The 6 Most Epic Samurai Fights In Movie History
Bringing a knife to a gunfight is normally an ill-advised move but in the world of the martial arts, exceptions can be made for the masters of the blade. Anyone can fall on a sword, in fact it’s almost a prerequisite for any relationship but it’s the battles that raise goose bumps and make you cheer that matter like the six most epic samurai fights in movie history.
“Afro Samurai: Resurrection”
Variety might be the spice of life but for a good old knock down drag em out samurai fight, the right spice has to be vengeance with a dash of humility. “Afrosamurai: Resurrection” lays the fighting on thick and being animated there’s no boundaries to slam up against as Afro Samurai goes toe to toe with the clone of his father. Blades mesh with tension and technique as Afro Samurai fights for his life and the memory of his father making for one of the greatest samurai fights ever created.
Takashi Miike doesn’t direct anything that you can be indifferent about as you’ll either flat out love it or hate it; there is no middle ground. In “13 Assassins” a group of samurai are hired to kill Lord Naritsugu, a sadistic power hungry future inheritor of the Shogunate, before his leadership wrecks the country. With talented swordplay and stunt work, the battle between the samurai and Lord Naritsugu’s overwhelming army is truly an epic fight that stands out as one of the best.
“The Samurai Princess”
With the majority of the budget spent on Karo syrup and sparks, don’t watch “The Samurai Princess” expecting classy action or coherent story. This is a dark and gory movie where the hero is an amalgamation of her dead friends, souls and all. This female version of Frankenstein’s monster does have one of the more insane fights in cinema as she goes toe to toe with another fused pile of death with metric tons of blood and weirdness. This is the drinking game movie you’ve been waiting for, and in self-confidence bordering on arrogance the ending makes room for a sequel.
“Ghost Dog: The Way of the Samurai”
Forest Whitaker has serious acting chops, but with “Ghost Dog: The Way of the Samurai” you have to wonder how far he wanted to stretch out as the whole movie has less the feel of a serious action movie and more the feel of a script that went twenty rounds with thirty different writers, somehow collapsing across the post-production finish line. Luckily this amalgamation created the epic samurai-code following hitman versus a ton of old, overweight mobsters battle that you need to see as Ghost Dog takes on the entire mafia to save his life and those he cares about. In the retirement home battle genre this ranks just below “Bubba Ho Tep” in ass-kickery.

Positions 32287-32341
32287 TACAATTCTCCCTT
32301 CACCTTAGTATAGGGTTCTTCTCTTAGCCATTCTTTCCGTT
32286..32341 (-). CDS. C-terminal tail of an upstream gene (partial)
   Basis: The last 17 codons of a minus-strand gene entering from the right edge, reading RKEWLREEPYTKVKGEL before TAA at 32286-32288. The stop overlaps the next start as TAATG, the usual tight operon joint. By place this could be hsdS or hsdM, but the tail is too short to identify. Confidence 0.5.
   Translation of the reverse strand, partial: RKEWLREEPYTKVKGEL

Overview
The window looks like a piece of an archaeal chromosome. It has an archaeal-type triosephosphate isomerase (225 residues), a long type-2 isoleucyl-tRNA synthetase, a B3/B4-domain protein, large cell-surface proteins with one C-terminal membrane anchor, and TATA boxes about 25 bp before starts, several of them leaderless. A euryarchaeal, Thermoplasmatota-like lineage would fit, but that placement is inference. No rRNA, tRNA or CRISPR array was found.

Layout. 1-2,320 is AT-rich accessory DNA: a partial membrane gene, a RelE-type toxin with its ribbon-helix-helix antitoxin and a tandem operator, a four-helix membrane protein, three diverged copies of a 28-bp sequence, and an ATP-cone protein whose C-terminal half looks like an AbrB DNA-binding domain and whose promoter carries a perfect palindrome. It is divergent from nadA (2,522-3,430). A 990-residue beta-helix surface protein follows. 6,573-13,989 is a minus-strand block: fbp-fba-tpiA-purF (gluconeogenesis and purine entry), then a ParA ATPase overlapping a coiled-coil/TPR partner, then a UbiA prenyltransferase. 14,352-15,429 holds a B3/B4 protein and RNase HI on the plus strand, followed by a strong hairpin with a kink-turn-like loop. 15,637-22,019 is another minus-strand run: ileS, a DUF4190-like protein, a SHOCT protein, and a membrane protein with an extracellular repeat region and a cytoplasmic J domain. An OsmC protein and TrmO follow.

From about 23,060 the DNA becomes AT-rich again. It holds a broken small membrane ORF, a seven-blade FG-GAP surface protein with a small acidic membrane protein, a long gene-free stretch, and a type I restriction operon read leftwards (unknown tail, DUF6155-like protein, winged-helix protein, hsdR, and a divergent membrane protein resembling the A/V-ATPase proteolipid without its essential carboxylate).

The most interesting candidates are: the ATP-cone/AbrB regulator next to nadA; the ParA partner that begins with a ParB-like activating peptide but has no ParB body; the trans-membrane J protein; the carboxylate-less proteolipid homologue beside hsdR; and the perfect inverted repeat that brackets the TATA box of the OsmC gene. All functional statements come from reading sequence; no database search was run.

“Zatoichi: The Blind Swordsman”
Much like his counterpart, Rob the blind newspaper delivery guy, Zatoichi has taken up a career that his blindness doesn’t complement. Luckily blind swordsmen don’t last very long unless they are talented beyond measure as is the case in “Zatoichi: The Blind Swordsmen”. You can’t throw a rock without hitting an epic fight in this movie, but for the money, Zatoichi’s fight in the rain with the villainous underlings of a Yakuza boss has everything an epic Samurai battle needs from overwhelming odds, moody weather and a skilled protagonist.
No matter how highly trained a Samurai is, the addition of a white guy companion can bring those deadly skills to new heights by a kind of mystical osmosis commonly referred to as Caucasoid Gratuitousimus. In “The Hunted” the overly sunburn sensitive additive is played by Christopher Lambert, he of the gritty chuckle, who “assists” Takeda, the last of a Samurai family. Of course ninjas are involved, mainly because a Samurai battle against the local Curves for Women just doesn’t bring in the sales figures like ninjas do. That and there’s no way the Samurai would win even in a fantasy world. Takeda’s fight against the ninjas on the bullet train as he calmly turns a retreat into an offensive ploy is one of the cooler samurai fights you’ll bear witness to.